You’ve undoubtedly heard the term liability – probably in more than one context. One of the most common places you’ll see liability mentioned is in your car or home insurance. Insurance policies have various liability coverage options. In general terms, liability refers to legal financial responsibility.
Continue reading to learn more about liability and how it applies to your personal injury case.
What is Liability in a Personal Injury Case?
If you’ve been in a car accident and are seeking compensation, your personal injury attorney will work to make whoever is responsible for the accident pay for your damages. The person who is held financially accountable is considered to be liable for your damages.
Most personal injury cases are based on negligence, but some may be based on strict liability (liability that doesn’t need proof of negligence or fault). Liability is a key aspect of any personal injury case. If you can’t identify and prove who is liable, you won’t recover the compensation you deserve.
Liability and Negligence Cases
If you’re injured in an accident that occurred because someone was careless, your personal injury case will likely be based on negligence. Whoever is at fault for your accident may be held liable for your injuries, lost wages, and pain and suffering.
Maybe you slipped and fell in the grocery store where a freezer case had been leaking onto the floor. In that case, someone—maybe the property owner, store manager, or an employee—was negligent by failing to keep the premises safe for customers.
Exactly who is liable, however, is not always easy to determine. In the above example, multiple people may be liable.
Consider the possible reasons for your accident:
- The freezer was defective
- The store owner knew the freezer was broken and failed to fix it
- The maintenance company that serviced the freezer failed to tighten the connections
- An employee saw the spill and didn’t clean it up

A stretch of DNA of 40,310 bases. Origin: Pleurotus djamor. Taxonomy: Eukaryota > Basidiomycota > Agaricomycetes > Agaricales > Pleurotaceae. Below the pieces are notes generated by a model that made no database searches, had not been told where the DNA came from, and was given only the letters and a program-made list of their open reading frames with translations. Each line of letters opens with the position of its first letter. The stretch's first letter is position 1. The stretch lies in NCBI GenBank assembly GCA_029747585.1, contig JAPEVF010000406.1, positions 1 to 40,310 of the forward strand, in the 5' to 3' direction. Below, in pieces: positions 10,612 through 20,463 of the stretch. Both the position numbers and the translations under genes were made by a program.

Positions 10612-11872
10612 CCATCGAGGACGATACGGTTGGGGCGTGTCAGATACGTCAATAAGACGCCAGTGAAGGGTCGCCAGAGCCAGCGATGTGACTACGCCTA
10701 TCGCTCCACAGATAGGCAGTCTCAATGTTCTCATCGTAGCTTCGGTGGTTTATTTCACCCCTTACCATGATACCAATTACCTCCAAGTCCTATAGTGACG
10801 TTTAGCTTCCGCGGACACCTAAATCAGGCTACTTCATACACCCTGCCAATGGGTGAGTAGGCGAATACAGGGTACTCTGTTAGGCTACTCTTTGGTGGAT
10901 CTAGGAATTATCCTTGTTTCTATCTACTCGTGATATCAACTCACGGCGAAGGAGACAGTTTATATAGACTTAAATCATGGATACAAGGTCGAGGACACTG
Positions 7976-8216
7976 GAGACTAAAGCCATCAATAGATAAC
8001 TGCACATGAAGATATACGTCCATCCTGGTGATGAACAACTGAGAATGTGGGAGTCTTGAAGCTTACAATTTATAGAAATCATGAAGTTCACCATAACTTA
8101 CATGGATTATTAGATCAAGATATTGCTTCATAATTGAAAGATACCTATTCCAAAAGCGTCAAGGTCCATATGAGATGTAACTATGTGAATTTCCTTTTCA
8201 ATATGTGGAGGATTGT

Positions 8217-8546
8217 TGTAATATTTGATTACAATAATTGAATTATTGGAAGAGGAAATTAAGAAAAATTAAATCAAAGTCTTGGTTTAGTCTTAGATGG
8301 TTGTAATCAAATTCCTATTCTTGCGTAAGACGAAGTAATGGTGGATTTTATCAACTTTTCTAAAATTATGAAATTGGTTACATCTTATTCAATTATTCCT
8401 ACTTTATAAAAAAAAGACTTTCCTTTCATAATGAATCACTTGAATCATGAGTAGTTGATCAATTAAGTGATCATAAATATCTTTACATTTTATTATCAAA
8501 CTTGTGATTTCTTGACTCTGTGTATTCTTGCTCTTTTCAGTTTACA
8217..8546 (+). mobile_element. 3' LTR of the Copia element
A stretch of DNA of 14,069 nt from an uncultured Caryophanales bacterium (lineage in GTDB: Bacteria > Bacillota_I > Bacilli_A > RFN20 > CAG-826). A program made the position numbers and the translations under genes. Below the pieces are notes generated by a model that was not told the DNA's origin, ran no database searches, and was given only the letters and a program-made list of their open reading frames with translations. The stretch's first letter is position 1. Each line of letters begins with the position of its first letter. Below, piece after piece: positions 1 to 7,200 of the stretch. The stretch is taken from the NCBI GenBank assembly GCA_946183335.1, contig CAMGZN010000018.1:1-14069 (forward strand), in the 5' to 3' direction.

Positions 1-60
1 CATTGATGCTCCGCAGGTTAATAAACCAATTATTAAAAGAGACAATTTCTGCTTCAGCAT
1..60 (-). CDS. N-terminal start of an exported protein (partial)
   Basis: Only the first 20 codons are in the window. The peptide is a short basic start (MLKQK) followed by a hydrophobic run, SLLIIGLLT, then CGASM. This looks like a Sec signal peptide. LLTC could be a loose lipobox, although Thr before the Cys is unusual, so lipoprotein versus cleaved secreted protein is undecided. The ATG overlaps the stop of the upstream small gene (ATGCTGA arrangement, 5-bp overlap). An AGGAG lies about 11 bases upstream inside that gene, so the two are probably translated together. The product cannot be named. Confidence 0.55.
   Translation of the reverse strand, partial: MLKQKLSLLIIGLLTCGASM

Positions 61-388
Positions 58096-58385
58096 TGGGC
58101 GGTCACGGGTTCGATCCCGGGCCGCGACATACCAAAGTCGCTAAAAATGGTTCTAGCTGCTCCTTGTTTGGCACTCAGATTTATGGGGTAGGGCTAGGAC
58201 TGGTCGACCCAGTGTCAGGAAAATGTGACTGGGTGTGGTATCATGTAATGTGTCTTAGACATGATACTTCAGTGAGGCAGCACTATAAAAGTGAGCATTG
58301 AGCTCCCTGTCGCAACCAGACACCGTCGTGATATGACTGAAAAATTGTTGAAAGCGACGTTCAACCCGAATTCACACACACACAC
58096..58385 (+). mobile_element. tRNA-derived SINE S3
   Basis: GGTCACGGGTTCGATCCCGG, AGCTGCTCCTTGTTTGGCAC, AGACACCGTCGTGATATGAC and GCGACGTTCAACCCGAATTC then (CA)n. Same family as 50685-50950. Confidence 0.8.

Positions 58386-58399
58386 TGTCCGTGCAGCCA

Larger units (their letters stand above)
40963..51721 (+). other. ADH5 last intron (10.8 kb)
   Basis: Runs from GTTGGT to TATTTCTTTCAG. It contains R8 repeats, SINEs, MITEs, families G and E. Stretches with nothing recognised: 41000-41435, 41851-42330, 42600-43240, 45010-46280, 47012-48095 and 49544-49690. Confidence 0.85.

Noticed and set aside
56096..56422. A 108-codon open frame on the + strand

- An employee didn’t place proper warning signs near the spill
You can see how liability may not always be straightforward. It’s important to pinpoint the cause of your accident so that the appropriate party can be held liable.
How Do You Prove Liability in a Personal Injury Case?
If your accident is based on negligence, you’ll have to prove the following four elements:
- Duty: the defendant owed you a duty of care
- Breach: the defendant breached the duty of care
- Causation: the defendant’s conduct resulted in your injuries
- Damages: you suffered actual damages as a result of the defendant’s actions
Not every accident, of course, results in a finding of liability. Sometimes freak accidents do occur. But if someone’s carelessness caused your accident, an experienced personal injury attorney should be able to collect evidence to prove liability.
Evidence used to prove liability can include:
- Eyewitness testimony
- Medical records
- Video footage
- Accident reports
- Maintenance records
- Expert testimony
Your lawyer will choose the best evidence for your case. Sometimes, presenting compelling evidence to the insurance company early in the case will result in a settlement without the need for a trial.
How Long Do You Have to Prove Liability?
If someone’s negligence caused you or a family member to get hurt, you have a limited amount of time to make a claim for damages.
In most cases, you’ll have two years to file a lawsuit based on negligence. You used to be given four years to take legal action under Florida’s statute of limitations, but the law was revised on March 24, 2023. Therefore, Florida accidents occurring after that date are subject to the two-year limit.
If you lost a loved one in a fatal accident, you’ll have two years to file a wrongful death lawsuit. There are some exceptions, so be sure to check with a skilled attorney as soon as possible after your accident. Once the deadline has passed, you’re barred from recovering any compensation, even if liability is clear.
What Damages Does Someone Pay if They’re Liable in a Personal Injury Case?
These are considered compensatory damages and can include payment for:
- Medical expenses
- Past and future lost wages
- Home nursing care
- Modifications to your home or vehicle to accommodate a disability caused by your accident
- Travel expenses related to medical treatment
- Property damage
- Emotional trauma
If someone is liable for your injuries, they’re usually on the hook for the monetary losses you’ve incurred (economic damages) and the diminished quality of life caused by the accident (non-economic damages).
What if I’m at Fault for an Accident?
Whether you could be held liable depends on the circumstances. Florida is a “no-fault” insurance state when it comes to automobile accidents. That means that even if you caused the accident, you can still recover compensation for your injuries from your Personal Injury Protection (PIP) insurance.
However, if you were in a vehicle crash that was partially your fault, but your PIP doesn’t cover all of your injuries, you might file a claim or lawsuit against the other party’s insurance company.
Under Florida’s modified comparative fault law, your compensation could be reduced in proportion to your own negligence — or barred altogether if your share of negligence is over 50%. That’s another good reason to consult a reputable personal injury attorney as soon as possible after your accident. They’ll help you fight for compensation for your injuries and protect you against unfair blame and potential liability.